Here's what Daugaard said when issuing his veto, which he had until midnight Tuesday to do:

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What’s at Stake in Apple’s Privacy Fight

    Civil liberties fans in the United States recently got an unlikely champion: the CEO of Apple.

    In a high-profile spat with the White House, Tim Cook has emerged as a leading spokesperson against the Obama administration’s efforts to weaken Americans’ constitutional protections and civil liberties.

    In particular, Cook is fighting a federal order that would force Apple to create software to bypass the iPhone’s security features — and give the FBI access to the phone and everything on it. He sent a letter to all Apple users explaining the company’s position and promising to keep up the fight.

    Here’s what’s at stake.

    The FBI is investigating last December’s mass shooting in San Bernardino, California. It wants access to the iPhone used by suspected terrorist Syed Rizwan Farook, who carried out the shooting together with his wife Tashfeen Malik.

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Trump wants the U.S. to be . . . Denmark

    As the Donald Trump campaign rolls on, the secret to his success is becoming clear: his promise to make America more like Denmark.

    Say what? The Donald rarely if ever mentions the land of Lego, though Ted Cruz did once accuse him of being crazy enough to bomb it. Denmark is Bernie Sanders's utopia - a Scandinavian social democracy with free health care and college, whose enlightened rulers have "gone a long way to ending the enormous anxieties that come with economic insecurity," as Sanders once put it.

    Well, actually, the package Trump offers - "save Social Security without cuts," a vaguely pro-single-payer position on health care, plus temporarily banning Muslims and walling off Mexico - bears an eerie resemblance to the Danish government's current policy mix.

    His astonishing success selling it to the Republican base may portend ideological convergence between the U.S. right and Europe's.

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Trump nips media hand that feeds him

    To those who admire Donald Trump's pushback campaign against political correctness, please note of how quickly his own inner thought cop leaps forth when his own fragile ego is poked.

    "I'm going to open up our libel laws so when they write purposely negative and horrible and false articles, we can sue them and win lots of money," Trump said in a rally rant last weekend, without bothering to offer any examples of what he was talking about.

    "We're going to open up those libel laws. So that when The New York Times writes a hit piece, which is a total disgrace, or when The Washington Post, which is there for other reasons, writes a hit piece, we can sue them and win money instead of having no chance of winning because they're totally protected."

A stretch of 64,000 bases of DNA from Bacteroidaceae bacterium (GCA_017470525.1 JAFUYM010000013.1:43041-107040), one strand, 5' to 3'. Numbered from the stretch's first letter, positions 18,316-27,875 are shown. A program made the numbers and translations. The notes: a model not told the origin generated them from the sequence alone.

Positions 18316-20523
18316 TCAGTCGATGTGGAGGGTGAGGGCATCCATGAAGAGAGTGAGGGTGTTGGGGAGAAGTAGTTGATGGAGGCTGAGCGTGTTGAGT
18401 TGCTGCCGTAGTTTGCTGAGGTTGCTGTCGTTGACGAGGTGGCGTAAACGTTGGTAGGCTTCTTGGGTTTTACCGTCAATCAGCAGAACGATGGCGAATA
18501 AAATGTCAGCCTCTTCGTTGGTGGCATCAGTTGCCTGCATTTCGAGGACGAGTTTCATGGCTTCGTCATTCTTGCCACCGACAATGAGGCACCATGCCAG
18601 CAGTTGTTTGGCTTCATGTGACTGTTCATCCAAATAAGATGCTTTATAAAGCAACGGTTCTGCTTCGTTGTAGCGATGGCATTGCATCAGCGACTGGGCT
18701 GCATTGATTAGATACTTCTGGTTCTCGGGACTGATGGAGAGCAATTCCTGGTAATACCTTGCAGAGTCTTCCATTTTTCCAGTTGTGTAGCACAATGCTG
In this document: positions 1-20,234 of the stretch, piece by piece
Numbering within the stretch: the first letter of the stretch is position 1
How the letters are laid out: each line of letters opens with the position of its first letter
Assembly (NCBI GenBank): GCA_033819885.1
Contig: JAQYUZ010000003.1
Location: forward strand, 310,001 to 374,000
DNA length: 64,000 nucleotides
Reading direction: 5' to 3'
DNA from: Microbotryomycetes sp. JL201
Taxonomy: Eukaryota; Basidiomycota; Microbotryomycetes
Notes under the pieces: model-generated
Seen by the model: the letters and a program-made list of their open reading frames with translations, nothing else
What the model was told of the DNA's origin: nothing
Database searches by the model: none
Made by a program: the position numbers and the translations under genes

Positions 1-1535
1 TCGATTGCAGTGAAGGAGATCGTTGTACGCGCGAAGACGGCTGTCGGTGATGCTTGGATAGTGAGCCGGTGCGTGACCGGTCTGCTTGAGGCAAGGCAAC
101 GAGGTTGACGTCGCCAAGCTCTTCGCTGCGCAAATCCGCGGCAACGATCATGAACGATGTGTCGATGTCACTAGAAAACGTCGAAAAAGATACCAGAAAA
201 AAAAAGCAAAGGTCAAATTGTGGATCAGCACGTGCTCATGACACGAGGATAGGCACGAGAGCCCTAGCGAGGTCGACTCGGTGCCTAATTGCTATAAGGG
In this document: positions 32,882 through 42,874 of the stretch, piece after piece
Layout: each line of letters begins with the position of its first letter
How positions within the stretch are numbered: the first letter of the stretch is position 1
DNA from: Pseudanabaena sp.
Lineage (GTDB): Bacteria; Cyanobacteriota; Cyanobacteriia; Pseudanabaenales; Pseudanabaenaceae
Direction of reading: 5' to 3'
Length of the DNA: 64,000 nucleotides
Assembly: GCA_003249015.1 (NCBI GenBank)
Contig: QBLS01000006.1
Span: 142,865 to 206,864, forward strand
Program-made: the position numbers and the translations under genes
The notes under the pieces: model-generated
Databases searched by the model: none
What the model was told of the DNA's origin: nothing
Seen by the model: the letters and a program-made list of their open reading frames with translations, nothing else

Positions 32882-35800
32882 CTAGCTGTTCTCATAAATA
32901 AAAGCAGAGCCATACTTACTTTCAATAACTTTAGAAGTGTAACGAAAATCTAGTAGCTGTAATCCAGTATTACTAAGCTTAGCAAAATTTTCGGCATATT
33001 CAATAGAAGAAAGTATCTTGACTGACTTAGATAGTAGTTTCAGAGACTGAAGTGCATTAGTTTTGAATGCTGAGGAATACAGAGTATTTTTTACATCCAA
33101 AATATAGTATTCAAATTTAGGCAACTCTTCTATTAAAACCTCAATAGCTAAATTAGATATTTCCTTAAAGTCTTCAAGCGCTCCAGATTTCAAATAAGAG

In other words, Trump promises to pursue those who dare to use the First Amendment for what it was intended to protect: your right to criticize the powerful.

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The U.S. system is designed to beat Trump

    "The evil we experience flows from the excess of democracy," Massachusetts delegate Elbridge Gerry told the Constitutional Convention on May 31, 1787.

    The 2016 Super Tuesday voting rules in his home state do nothing to limit such "excesses," and Donald Trump is likely to win in a landslide there. Yet, ultimately, the existing primary rules may serve the Founding Fathers' goal of creating safeguards against ochlocracy -- mob rule.

    Gerry could have been watching Trump and wincing. He said:

    "The people do not want virtue, but are the dupes of pretended patriots. In Massachusetts it had been fully confirmed by experience, that they are daily misled into the most baneful measures and opinions, by the false reports circulated by designing men, and which no one on the spot can refute."

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The Republicans' muddle is good for Trump

    As Donald Trump continues his march toward the Republican presidential nomination, panic is spreading among Republicans over how and whether they can stop the New York billionaire.

    Trump won at least six of the 11 Republican contests on Tuesday, from New England to a convincing sweep of the Southeast. He probably racked up more delegates than all his opponents combined. It wasn't a clean sweep. Texas Sen. Ted Cruz handily won his home state of Texas, the biggest delegate prize of March 1, and upset Trump in Oklahoma. Florida Sen. Marco Rubio won his first contest of the campaign, in Minnesota, where Cruz also beat Trump. Cruz's victories and Rubio's mediocre showing overall sustains the divided opposition to Trump for at least a few more weeks.

    Rubio now needs a victory in his home state of Florida in the primary there on March 15. Similarly, Gov. John Kasich of Ohio, who finished out of the money everywhere but New England, needs to beat Trump in his home-state primary on the same day.